The United States Empire, built after World War II, was based on its economic and military domination, which remains. But over time it has begun to fray.
The challenge by China on aspects of emerging technology and other economic fronts is one example. But increasing competition from European powers is another.
There have been two approaches the US ruling class has taken to try to defend its empire.
One was exemplified by the path of the former Donald Trump administration. Trump’s unilateral withdrawal from the Iran nuclear deal upset the Europeans, who wanted to do business with Iran, but were prevented by his threat of sanctions against them.
Trump also scorned previous international agreements, including with Europe, and embarked on a path of seeking bilateral agreements with other countries, not multinational ones.
His “America First” rhetoric often included derogatory comments about Europe.
President Joe Biden has sought another course, attempting to shore up the US’ role as an international leader through multilateral agreements, with the expectation that the Europeans would accept, without exception, Washington’s positions.
But this, too, is not what it once was.
Foreign Affairs magazine is published by the Council on Foreign Relations — a think tank for the ruling class that includes a wide spectrum of views. A number of the magazine’s contributors have pointed out that there is no going back to the pre-Trump days.
Other countries are now wary of Washington, fearful that US elections every four years could reverse its course and any agreements, as happened with the election of Trump.
In a speech to European leaders in late January, Biden attempted to get them fully on board US plans to confront China and Russia. Biden said “America is back” and ready again to assume leadership of the transatlantic alliance with Europe.
This was reinforced by US Secretary of State Anthony Blinken in Europe, when he demanded European nations join the US in a bloc against China. When German Chancellor Angela Merkel made clear there would be no economic bloc against China, Blinken beat a hasty retreat.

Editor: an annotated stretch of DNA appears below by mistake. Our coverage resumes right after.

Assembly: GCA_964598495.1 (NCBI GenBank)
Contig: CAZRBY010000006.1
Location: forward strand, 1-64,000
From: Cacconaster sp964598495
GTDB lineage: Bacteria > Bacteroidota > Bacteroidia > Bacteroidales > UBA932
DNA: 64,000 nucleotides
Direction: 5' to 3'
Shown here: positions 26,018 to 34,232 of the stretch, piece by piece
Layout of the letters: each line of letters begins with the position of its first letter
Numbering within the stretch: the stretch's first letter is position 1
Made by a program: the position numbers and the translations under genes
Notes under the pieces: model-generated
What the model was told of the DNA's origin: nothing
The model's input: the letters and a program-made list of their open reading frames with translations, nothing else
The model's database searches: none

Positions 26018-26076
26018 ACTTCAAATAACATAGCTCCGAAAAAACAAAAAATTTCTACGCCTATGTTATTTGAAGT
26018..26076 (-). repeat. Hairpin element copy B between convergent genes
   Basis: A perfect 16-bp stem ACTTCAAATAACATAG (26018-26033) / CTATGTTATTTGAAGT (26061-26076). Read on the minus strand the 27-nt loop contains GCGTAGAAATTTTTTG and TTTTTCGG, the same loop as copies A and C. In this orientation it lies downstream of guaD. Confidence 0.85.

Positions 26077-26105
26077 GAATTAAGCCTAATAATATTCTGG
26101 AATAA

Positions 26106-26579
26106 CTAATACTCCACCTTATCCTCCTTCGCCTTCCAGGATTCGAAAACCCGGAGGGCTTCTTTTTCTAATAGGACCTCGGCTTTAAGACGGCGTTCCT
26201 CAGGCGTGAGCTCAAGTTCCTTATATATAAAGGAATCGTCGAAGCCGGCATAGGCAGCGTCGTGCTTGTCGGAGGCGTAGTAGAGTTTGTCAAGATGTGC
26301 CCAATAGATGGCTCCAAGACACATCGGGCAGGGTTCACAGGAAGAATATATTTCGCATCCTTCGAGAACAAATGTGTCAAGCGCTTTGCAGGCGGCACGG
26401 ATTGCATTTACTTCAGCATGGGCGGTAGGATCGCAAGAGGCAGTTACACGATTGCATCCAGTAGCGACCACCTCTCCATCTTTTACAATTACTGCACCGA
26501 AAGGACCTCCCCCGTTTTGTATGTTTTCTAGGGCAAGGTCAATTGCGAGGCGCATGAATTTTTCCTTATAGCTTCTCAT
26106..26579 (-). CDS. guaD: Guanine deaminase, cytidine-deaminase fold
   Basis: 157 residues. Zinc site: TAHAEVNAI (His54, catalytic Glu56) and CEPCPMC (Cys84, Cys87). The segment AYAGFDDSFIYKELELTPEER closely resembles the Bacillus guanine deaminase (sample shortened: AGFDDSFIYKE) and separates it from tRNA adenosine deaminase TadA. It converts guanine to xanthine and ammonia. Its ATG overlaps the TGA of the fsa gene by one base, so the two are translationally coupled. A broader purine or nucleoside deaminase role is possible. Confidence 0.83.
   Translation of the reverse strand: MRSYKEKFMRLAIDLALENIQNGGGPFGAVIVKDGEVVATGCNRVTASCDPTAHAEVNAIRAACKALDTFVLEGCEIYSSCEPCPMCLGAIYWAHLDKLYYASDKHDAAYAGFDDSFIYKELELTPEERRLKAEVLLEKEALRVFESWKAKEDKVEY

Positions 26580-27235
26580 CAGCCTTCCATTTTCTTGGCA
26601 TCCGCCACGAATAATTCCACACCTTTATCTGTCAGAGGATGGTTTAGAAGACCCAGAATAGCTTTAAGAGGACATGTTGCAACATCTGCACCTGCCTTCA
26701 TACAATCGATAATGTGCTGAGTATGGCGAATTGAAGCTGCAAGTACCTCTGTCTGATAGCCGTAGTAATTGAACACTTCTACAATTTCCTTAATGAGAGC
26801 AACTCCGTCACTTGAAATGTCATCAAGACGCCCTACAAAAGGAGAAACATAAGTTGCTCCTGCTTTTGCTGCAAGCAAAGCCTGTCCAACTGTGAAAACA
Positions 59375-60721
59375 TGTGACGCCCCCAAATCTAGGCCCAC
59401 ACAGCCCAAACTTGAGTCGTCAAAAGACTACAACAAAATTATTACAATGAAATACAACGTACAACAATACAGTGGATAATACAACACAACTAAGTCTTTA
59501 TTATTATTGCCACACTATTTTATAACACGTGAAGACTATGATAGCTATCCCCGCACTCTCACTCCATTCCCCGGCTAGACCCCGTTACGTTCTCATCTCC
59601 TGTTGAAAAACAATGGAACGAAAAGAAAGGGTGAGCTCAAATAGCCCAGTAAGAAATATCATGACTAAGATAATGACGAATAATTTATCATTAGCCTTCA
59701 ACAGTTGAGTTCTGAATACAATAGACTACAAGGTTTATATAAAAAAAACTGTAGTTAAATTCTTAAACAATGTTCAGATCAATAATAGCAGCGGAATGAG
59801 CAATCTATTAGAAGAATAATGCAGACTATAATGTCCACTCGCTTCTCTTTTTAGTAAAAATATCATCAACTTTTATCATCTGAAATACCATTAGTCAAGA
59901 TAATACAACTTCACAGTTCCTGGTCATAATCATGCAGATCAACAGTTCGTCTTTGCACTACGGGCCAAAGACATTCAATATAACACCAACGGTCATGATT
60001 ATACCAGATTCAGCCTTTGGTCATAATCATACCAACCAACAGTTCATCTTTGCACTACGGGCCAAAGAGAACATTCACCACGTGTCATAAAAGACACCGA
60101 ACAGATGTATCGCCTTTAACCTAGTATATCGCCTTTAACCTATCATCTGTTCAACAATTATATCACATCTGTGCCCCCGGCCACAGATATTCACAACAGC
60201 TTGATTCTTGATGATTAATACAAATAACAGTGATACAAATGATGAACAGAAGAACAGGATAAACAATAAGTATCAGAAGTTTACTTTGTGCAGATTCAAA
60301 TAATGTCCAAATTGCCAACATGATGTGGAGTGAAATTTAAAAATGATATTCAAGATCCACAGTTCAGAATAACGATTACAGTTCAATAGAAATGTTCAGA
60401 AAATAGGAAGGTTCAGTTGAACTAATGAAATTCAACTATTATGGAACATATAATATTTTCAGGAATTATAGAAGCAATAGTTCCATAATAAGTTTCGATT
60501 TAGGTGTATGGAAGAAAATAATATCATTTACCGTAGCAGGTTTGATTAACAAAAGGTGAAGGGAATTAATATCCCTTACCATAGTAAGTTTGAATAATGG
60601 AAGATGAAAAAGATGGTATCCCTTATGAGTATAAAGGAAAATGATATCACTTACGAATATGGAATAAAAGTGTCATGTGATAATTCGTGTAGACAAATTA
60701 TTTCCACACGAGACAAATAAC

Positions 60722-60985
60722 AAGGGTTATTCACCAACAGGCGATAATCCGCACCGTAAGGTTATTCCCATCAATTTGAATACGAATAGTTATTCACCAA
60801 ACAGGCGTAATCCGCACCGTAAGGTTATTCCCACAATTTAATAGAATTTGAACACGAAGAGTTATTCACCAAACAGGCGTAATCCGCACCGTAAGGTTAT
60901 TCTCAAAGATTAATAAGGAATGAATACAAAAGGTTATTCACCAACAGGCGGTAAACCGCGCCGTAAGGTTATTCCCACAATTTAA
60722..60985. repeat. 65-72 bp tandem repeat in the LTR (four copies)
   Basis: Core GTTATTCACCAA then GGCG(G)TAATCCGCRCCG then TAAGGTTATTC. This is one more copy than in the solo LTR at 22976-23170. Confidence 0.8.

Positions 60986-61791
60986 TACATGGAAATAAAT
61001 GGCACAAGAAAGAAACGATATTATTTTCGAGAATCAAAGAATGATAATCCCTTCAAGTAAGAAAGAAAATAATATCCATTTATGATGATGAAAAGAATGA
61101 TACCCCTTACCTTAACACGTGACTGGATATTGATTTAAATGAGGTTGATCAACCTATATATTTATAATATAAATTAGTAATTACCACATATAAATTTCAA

Almost simultaneously with Biden’s January speech, the European Union (EU) announced the tentative renewal of its trade and investment agreement with China. China surpassed the US as the EU’s leading trading partner in 2020.
The new agreement would give European businesses greater access to make investments inside China by equalising each party’s allowed investment in the other. It would also streamline trade. European businesses welcomed the agreement.
The new agreement has yet to be ratified by the European Parliament. Behind the scenes, Washington is trying to scuttle the agreement by pressuring EU countries to not ratify it.
The US was aided in this effort when the EU parliament sanctioned Chinese officials in late March over Beijing’s oppression of the Uyghur. China retaliated with its own sanctions against individuals in the EU Parliament who raised opposition to the agreement.
Whichever way the debate in the EU Parliament goes, it is unlikely to affect Germany’s and France’s commercial relations with China.
According to Germany’s Foreign Office in June, China was, “once again, Germany’s most important trading partner in 2019, with a volume of trade of almost 200 billion euro.
“In the face of international crises and mounting global challenges (including COVID‑19, climate change), great importance is attached to German-Chinese cooperation and coordination under the comprehensive strategic partnership.
“China views Germany both economically and politically as a key partner in Europe.
“The regular high-level coordination of policy in some 80 dialogue mechanisms, as well as dynamic trade relations, investment, environmental cooperation and cooperation in the cultural and scientific sector, are key elements in bilateral relations.
“Germany also advocates closer relations between the EU and China and increased EU unity towards China.”